Colchester: Paralympic cyclist Terry Byrne hopes to clinch Invictus Games success

Terry Byrne, from Colchester, is competing in the Invictus Games. In action in the velodrome.

Terry Byrne, from Colchester, is competing in the Invictus Games. In action in the velodrome. - Credit: Archant

A world champion Paralympic cyclist from Colchester is preparing to compete in the Invictus Games this Saturday.

Terry Byrne, 30, hopes to pedal his way to victory as he competes in the cycling road race and the standing one mile ride at the Lee Valley velopark.

The Invictus Games will see more than 400 competitors from 13 countries compete in a range of sports. The event, which Prince Harry has helped to organise, is for wounded, injured and sick servicemen and women.

A former soldier Byrne, originally from Blackpool, was in Colchester-based 2 Para. He joined the Army in 2002 and completed two tours of Iraq and four in Ireland.

It was while serving in Afghanistan in August 2008 that he stepped on an Improvised Explosive Device causing him to lose his right leg and a little finger.


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A keen boxer, rugby player and Tae Kwon Do fighter before his injury, Byrne turned to cycling after his amputations and just four months after his leg was removed he was selected for Great Britain’s Paralympic cycling team. The opportunity came through Help for Heroes and a Talent ID day.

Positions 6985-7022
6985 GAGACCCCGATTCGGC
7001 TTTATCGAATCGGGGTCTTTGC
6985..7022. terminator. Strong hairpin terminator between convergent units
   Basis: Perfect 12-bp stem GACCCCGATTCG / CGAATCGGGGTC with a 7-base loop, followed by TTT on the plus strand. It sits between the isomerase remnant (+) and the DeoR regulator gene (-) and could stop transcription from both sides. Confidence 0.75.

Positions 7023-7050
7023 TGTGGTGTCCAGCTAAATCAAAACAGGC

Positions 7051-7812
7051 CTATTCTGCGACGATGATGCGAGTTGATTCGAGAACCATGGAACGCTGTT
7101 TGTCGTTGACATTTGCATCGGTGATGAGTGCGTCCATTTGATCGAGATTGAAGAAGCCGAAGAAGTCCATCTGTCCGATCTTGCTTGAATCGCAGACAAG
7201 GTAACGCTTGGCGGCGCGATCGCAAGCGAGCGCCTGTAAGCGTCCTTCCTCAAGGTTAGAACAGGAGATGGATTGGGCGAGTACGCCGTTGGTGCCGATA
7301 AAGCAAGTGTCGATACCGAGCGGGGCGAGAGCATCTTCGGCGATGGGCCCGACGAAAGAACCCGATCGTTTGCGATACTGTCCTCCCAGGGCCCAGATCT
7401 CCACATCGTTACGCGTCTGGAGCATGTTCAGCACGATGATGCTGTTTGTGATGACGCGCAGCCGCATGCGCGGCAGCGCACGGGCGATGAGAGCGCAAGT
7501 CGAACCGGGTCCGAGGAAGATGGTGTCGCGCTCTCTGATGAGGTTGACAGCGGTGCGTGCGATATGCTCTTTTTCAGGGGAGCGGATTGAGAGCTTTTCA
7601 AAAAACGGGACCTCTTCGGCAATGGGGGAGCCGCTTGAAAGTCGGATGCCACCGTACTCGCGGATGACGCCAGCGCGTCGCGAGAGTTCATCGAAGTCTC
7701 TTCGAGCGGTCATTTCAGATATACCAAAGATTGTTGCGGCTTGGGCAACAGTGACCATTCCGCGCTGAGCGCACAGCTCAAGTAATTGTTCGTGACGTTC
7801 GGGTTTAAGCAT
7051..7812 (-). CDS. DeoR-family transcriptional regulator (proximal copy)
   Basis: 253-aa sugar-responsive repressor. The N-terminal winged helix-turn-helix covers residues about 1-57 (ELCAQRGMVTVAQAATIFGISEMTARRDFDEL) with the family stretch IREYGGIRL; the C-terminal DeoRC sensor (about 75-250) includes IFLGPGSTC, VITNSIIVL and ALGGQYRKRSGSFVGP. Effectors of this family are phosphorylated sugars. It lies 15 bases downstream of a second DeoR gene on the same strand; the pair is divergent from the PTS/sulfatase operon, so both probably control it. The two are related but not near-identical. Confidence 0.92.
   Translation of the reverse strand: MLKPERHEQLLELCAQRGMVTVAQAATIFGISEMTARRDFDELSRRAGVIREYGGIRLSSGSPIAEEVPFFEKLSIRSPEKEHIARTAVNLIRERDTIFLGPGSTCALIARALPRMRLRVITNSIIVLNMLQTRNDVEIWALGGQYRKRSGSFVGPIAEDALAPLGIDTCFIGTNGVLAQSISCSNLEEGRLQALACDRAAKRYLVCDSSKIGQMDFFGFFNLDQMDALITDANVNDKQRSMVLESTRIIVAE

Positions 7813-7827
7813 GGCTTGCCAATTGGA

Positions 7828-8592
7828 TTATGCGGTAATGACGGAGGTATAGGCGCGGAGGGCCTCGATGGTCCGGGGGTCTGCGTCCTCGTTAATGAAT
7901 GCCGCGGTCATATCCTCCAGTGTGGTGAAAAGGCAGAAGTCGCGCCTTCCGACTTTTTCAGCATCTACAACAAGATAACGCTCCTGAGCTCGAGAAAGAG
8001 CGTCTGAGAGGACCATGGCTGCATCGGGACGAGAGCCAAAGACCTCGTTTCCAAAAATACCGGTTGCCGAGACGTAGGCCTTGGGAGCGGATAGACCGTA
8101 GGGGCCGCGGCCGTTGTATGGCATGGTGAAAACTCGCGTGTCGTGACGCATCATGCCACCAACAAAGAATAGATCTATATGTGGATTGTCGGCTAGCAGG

In 2011 he won the World Championships, taking home a gold and silver medal in both team sprint and kilo competitions, breaking the world record twice in the same day.

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He said: “The Invictus Games are massive and it will be the biggest atmosphere I have ever competed in.

“With Prince Harry behind it I know there are a lot of people going down and tickets are all sold out. It will be busy and great.

“I can’t wait to do it, the atmosphere will be phenomenal.

“I think it is massively important. Everyone is behind the Army and injured soldiers, and it is important to showcase how far we have come and how strong we are.

“Sport is a massive part of rehab, it gives you something to do and aim for as well – you feel part of something. It is all good for the soul.

“It also shows the world again how well Britain can put on an event.”

As well as his cycle training, Byrne is also involved with a group which aims to be the first disabled team to complete the Explorers’ Grand Slam, a challenge to reach the North and South Poles, and the highest summit in each of the seven continents.

To achieve this he trained throughout July and summited Grand Paradiso in Italy before going to Russia and summiting Mount Elbris, which at 5,642m is the highest in Europe.

After the Invictus Games, Byrne plans to summit Mount Kilimanjaro in Africa and is aiming for a further two summits a year.

Byrne, who lives in Stanway, will be cheered on by his fiancee and family when he competes.

He added: “At the moment I am working full-time so I am training in the morning and at night, doing some turbo work at home and going out with Colchester Rovers cycle club too.

“I was away in July which hampered my training a bit and I hope I am strong enough on the day.”

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